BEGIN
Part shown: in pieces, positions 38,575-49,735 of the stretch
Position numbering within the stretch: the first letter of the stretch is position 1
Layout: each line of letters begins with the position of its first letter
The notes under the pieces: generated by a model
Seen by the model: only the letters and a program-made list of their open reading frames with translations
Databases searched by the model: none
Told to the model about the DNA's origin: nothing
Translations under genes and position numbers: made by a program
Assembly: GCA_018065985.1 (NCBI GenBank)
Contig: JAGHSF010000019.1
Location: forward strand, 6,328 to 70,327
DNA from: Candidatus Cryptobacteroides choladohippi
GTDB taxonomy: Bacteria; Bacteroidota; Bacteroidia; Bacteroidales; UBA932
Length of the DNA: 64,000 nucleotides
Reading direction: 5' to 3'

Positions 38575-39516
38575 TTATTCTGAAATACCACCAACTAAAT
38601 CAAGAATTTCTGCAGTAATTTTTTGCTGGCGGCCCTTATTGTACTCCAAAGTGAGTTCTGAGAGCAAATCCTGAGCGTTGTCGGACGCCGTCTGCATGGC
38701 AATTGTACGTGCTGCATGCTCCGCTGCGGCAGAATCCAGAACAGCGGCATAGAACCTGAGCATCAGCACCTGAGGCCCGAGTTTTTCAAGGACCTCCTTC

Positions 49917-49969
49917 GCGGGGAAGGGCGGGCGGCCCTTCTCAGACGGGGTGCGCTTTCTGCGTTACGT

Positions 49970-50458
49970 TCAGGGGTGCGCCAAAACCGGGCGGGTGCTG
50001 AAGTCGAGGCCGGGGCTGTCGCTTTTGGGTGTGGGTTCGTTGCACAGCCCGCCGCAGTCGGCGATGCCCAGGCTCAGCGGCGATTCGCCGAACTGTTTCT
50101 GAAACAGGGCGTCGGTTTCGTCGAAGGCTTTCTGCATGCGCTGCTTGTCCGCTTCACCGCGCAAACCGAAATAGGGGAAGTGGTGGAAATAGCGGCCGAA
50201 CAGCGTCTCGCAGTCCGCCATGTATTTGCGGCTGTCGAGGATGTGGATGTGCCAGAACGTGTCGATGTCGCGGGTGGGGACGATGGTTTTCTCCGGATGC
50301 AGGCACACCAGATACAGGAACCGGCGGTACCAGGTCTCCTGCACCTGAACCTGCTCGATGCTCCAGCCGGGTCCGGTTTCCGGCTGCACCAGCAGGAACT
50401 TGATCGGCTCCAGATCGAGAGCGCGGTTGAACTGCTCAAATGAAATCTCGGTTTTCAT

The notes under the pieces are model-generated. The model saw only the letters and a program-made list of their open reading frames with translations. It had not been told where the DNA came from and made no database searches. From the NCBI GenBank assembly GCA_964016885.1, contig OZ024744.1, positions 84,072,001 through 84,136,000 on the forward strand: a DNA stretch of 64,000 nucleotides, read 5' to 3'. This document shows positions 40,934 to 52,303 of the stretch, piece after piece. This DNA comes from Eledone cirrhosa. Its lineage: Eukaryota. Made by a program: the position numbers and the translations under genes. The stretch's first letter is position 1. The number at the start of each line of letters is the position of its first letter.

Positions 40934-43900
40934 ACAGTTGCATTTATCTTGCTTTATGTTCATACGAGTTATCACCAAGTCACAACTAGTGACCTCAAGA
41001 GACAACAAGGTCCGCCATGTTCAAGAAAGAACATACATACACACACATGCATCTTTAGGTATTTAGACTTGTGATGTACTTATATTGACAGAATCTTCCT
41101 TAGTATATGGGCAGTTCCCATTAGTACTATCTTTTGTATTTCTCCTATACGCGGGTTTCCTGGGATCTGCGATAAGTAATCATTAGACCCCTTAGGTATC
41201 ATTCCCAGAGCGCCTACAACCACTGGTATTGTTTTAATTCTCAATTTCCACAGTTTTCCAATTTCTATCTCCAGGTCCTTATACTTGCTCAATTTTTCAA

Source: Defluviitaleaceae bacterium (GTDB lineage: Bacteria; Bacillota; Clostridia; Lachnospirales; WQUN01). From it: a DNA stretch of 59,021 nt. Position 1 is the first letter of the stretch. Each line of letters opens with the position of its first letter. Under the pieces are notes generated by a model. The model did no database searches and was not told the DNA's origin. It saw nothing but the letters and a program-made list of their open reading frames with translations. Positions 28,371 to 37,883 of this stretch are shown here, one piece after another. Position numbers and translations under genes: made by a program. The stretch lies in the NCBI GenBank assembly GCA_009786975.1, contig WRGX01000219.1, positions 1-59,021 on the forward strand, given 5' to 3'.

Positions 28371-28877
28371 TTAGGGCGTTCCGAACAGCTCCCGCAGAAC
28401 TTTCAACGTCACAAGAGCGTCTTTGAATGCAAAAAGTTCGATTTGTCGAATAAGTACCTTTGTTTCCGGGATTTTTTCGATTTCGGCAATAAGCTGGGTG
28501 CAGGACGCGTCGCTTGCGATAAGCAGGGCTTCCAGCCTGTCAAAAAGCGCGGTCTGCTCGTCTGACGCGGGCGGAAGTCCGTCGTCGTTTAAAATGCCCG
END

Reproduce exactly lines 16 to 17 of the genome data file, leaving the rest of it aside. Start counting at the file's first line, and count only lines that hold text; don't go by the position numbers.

Positions 38575-39516
38575 TTATTCTGAAATACCACCAACTAAAT